The epic battle of the Marine Fusiliers in the Great War
The men of the French Fusiliers Marins were always bound to draw public attention because irrespective of their proud military tradition, which often had them fighting alongside the celebrated French Foreign Legion, their distinctive uniform set them apart from the ordinary ‘poilus’ of the French infantry. The ‘naval style’ uniform of the men with their characteristic jaunty red pompomed hats and their officers in naval finery made them a unit guaranteed to draw attention and inspire admiration and romance. The role of this unit should not be confused with that of British Royal Marines. They were not intended to be sea going soldiers but to serve as land based infantry primarily in defence of naval stations and in campaigns where amphibious landings and naval support was essential. In the opening stages of the First World War between the middle of October and the middle of November 1914, these remarkable troops fought at Dixmude in Flanders, against the overwhelming tide of the German Army, in a fierce action that upheld their finest traditions, but all but annihilated them. This book is the account of that battle.
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The night was pursuing its normal course, and as there were no indications of disturbance, Dr. Duguet took the opportunity to go and get a little rest in the house where he was living, which was just across the street opposite his ambulance. The Abbé Le Helloco, chaplain of the 2nd Regiment, had joined him at about 1.30 a.m. The latter admits that he was rather uneasy because of the earlier skirmish, in which as was his habit, he had been unremitting in his ministrations to the wounded. After a few minutes’ talk the two men separated to seek their straw pallets. The Abbé had been asleep for an hour or two, when he was awakened by shots close at hand. He roused himself and went to Dr. Duguet, who was already up. The two did not exchange a word. Simultaneously, without taking the precaution of extinguishing the lights behind them, they hurried to the street. Enframed by the lighted doorway, they at once became a target; a volley brought them down in a moment. Dr. Duguet had been struck by a bullet in the abdomen; the Abbé was hit in the head, the arm, and the right thigh. The two bodies were touching each other. ‘Abbé,’ said Dr. Duguet, ‘we are done for. Give me absolution. I regret ...’ The Abbé found strength to lift his heavy arm and to make the sign of the cross upon his dying comrade. Then he fainted, and this saved him. Neither he nor Dr. Duguet had understood for the moment what was happening. Whence had the band of marauders who had struck them down come, and how had they managed to steal into our lines without being seen? It was a mystery. This fusillade breaking out behind them had caused a certain disorder in the sections nearest to it, who thought they were being taken in the rear, and who would have been, indeed, had the attack been maintained. The band arrived in front of the ambulance station at the moment when the staff (three Belgian doctors, a few naval hospital orderlies, and Quartermaster Bonnet) were attending to Dr. Duguet, who was still breathing. They made the whole lot prisoners and carried them along in their idiotic rush through the streets. Both officers and soldiers must have been drunk. This is the only reasonable explanation of their mad venture. We held all the approaches to Dixmude; the brief panic that took place in certain sections had been at once controlled. The improbability of a night attack inside the defences was so great that Commander Jeanniot, who had been in reserve that night, and who, roused by the firing like Dr. Duguet and Abbé Le Helloco, had gone into the street to call his sector to arms, had not even taken his revolver in his hand. Mistaking the identity and the intentions of the groups he saw advancing, he ran towards them to reassure them and bring them back to the trenches. This little stout, grizzled officer, rough and simple in manner, was adored by the sailors. He was known to be the bravest of the brave, and he himself was conscious of his power over his men. When he recognised his mistake it was too late. The Germans seized him, disarmed him, and carried him off with loud ‘Hochs!’ of satisfaction. The band continued to push on towards the Yser, driving a few fugitives before them, and a part of them succeeded in crossing the river under cover of the general confusion. Happily this did not last long. Captain Marcotte de Sainte-Marie, who was in command of the guard on the bridge, identified the assailants with the help of a searchlight, and at once opened fire upon them.4 The majority of the Germans within range of our machine-guns were mown down; the rest scattered along the streets and ran to cellars and ruins to hide themselves. But the head of the column had got across with its prisoners, whom they drove before them with the butt-ends of their rifles.5 For four hours they wandered about, seeking an issue which would enable them to rejoin their lines.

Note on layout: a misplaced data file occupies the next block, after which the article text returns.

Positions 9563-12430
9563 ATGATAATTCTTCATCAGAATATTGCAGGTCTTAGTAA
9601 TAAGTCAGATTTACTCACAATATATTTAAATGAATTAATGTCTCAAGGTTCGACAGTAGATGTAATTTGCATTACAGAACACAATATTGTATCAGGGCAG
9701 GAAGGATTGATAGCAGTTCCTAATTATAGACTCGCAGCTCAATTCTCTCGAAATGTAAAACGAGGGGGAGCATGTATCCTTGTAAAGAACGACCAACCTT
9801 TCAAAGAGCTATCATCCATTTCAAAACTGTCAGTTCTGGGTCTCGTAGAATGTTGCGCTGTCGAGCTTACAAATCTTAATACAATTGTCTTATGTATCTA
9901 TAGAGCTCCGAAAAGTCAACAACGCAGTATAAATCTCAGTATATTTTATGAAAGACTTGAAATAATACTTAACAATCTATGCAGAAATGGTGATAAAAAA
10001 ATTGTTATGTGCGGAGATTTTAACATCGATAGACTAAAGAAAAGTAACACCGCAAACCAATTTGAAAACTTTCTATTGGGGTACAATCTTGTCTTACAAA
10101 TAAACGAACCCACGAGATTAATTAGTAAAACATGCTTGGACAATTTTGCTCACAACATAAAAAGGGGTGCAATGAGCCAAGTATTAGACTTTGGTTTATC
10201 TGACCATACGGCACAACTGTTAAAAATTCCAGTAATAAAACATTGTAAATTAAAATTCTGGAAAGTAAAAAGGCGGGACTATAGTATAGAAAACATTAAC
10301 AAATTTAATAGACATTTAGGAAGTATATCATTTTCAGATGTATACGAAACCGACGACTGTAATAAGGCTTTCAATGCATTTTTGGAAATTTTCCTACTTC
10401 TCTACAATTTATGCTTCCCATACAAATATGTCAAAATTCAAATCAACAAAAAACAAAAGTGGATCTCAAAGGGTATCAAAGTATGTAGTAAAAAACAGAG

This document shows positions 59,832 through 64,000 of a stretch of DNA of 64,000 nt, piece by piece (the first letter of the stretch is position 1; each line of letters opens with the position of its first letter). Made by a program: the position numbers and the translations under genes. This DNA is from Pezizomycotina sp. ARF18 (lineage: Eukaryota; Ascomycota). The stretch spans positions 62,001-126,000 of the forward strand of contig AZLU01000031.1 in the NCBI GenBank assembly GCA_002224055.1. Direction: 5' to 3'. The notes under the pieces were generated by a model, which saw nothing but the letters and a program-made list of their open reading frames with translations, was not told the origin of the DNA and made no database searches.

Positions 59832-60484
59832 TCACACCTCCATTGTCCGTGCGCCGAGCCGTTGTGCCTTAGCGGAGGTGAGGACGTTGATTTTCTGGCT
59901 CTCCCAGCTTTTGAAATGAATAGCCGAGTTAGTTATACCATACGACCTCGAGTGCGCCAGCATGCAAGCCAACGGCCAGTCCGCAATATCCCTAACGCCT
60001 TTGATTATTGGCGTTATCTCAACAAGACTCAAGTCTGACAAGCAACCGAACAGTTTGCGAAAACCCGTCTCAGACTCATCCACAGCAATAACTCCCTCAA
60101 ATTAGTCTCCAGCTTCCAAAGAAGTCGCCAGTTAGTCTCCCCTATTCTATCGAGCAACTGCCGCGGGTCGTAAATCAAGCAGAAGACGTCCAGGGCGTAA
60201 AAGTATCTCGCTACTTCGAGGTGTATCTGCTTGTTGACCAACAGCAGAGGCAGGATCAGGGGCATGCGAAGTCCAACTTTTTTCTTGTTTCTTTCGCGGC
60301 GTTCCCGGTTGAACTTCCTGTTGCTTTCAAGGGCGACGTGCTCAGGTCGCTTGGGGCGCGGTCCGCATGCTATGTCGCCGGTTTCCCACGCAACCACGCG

It was raining the whole time. Weary of wading through the mud, the officers stopped behind a hedge to hold a council. A pale light began to pierce the mist; day was dawning, and they could no longer hope to regain the German lines in a body. Prudence dictated that they should disperse until nightfall. But what was to be done with the prisoners? The majority voted that they should be put to death. The Belgian doctors protested. Commander Jeanniot, who took no part in the debate, was talking calmly to Quartermaster Bonnet. At a sign from their leader the Boches knelt and opened fire upon the prisoners. The Commander fell, and as he was still breathing, they finished him off with their bayonets. The only survivors were the Belgian doctors, who had been spared, and Quartermaster Bonnet, who had only been hit in the shoulder. It was at this moment that the marauders were discovered. One section charged them forthwith; another fell back to cut off their retreat. What happened afterwards? Some accounts declare that the German officers learned what it costs to murder prisoners, and that our men despatched the dogs there and then; but the truth is, that, in spite of the general desire to avenge Commander Jeanniot, the whole band was taken prisoner and brought before the admiral, who had only the three most prominent rascals of the gang executed.